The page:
Ross Mackenzie
For those in the greater Washington area, the sniper episode may have proven to be their 9/11 - at least for a while. The collapse of the World Trade Center, broadcast nationally as it happened, was emotionally huge. The attack on the Pentagon had far less dramatic impact, partly because the target was military, with such heavily military consequences - well, you know, the military is supposed to accept that sort of thing. A year ago a cliché - boosted by President Bush himself - held that 9/11 changed everything. Yet most of the populace, following another presidential dictum, lived their lives unintimidated, as though nothing had happened. For them, 9/11 changed very little financially, practically or emotionally. Soon 9/11 receded in the rearview mirror, and the flags once so proudly sported grew ratty, blew off or were snitched - and somehow not replaced. Four decades of cultural observation recall few events matching the sniper killings' downer on the regional psyche. Here was a killer (or killers) targeting everyday people doing everyday things. Millions of lives underwent major change. Few talked of anything else. Many stayed home; those who didn't were constantly on the lookout. Fear was a daily, and mounting, ingredient. With the apprehension of two likely suspects, the public sigh of relief was almost audible. Maybe one had to live here to see the cloud lift and feel the tension ease. And the long-term effect here may approach the long-term effect 9/11 had on those in New York at least: in the face of this latest enthronement of the human ego - this arrogance of the human mind - a new humility and brotherhood, almost a contrition. That's how it is in this life. We go our own ways - nodding more or less to civility as we do our own things. "It's a rat trap," O. Henry said, "and you - madam and sir and all of us - are in it." Then along comes a random sniper with a bunch of destructive fantasies and a scoped and tripoded Bushmaster XM-15 E2S .223 and a hole cut in the trunk of his 1990 Caprice to shoot it through. He kills. Even his public defender says he "stands accused of an incomprehensible crime, one that has had a profound impact on our community and has destroyed the lives of good people." Short term, he frays the fabric that binds us. He might inspire copycats, like the teenager in Oklahoma who shot four neighbors who complained about his driving, or the aggrieved nursing student in Tucson who shot three of his (female) instructors. And one is reminded of Walker Percy's comment in "Love in the Ruins" that, given the way societal things are going, by 2035 nobody will leave home without his submachine gun. Yet, as in the aftermath of 9/11 for New Yorkers, here, long term, instead of tatters the sniper(s) may have left us with a more strongly woven social cloth. The airwaves are suddenly filled with psychobabble, and shrink-think about the abuse excuse, and speculation on the deeper meaning of it all - there with news bunnies decorating the sets. Oddly, the talk skirts the seeming homosexuality and terror sympathies of the arrestees - the reported rejoicing of one following 9/11, and what that may suggest regarding his feelings about Americans generally - and the run-of-the-mill Americans he is accused of blowing away. More (maybe) at 11. History is an interminable soap opera, the sniper shootings an especial grief-moment. At the news of each shooting, this region cowered and winced. But adversity tends to strengthen. For more in the Washington region than 9/11 did, this particular episode in the soap opera may have galvanized a new civility regarding one another - a new humility in our own lives perhaps forever changed - and a sense, probably for more good than ill, that we all are in the rat trap together.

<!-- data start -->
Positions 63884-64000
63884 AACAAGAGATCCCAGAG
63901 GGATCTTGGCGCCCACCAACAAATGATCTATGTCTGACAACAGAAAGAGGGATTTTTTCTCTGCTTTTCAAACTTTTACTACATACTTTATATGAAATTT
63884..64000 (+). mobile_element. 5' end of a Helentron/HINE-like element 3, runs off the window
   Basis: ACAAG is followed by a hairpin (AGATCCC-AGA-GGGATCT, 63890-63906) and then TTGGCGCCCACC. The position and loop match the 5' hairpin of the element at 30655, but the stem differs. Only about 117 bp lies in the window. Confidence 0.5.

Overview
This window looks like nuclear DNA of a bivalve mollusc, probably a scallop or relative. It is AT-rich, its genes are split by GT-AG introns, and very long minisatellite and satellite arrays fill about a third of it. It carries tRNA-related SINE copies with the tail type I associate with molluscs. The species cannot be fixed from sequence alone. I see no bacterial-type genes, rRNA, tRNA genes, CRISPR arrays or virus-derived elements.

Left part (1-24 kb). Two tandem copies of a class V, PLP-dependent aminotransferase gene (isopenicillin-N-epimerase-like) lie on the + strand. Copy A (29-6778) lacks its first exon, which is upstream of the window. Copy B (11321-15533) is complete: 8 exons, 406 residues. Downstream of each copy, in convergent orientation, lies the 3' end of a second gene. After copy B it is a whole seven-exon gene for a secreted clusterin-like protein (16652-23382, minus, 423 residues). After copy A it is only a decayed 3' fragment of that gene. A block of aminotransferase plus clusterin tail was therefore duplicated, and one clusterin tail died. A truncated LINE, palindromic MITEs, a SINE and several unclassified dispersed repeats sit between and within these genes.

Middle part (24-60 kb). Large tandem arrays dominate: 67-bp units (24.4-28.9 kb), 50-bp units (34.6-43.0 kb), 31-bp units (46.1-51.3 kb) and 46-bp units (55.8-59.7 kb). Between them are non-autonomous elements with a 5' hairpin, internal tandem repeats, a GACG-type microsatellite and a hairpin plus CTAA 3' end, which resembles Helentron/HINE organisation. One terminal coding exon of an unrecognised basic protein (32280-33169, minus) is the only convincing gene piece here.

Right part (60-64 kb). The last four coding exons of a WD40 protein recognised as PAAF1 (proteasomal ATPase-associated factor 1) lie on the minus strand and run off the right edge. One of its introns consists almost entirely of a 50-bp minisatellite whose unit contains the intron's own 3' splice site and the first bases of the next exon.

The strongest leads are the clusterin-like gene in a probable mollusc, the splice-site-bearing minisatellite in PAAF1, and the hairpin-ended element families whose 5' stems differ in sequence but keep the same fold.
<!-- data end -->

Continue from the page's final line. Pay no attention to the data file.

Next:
Ross Mackenzie

Ross Mackenzie lives with his wife and Labrador retriever in the woods west of Richmond, Virginia. They have two grown sons, both Naval officers.

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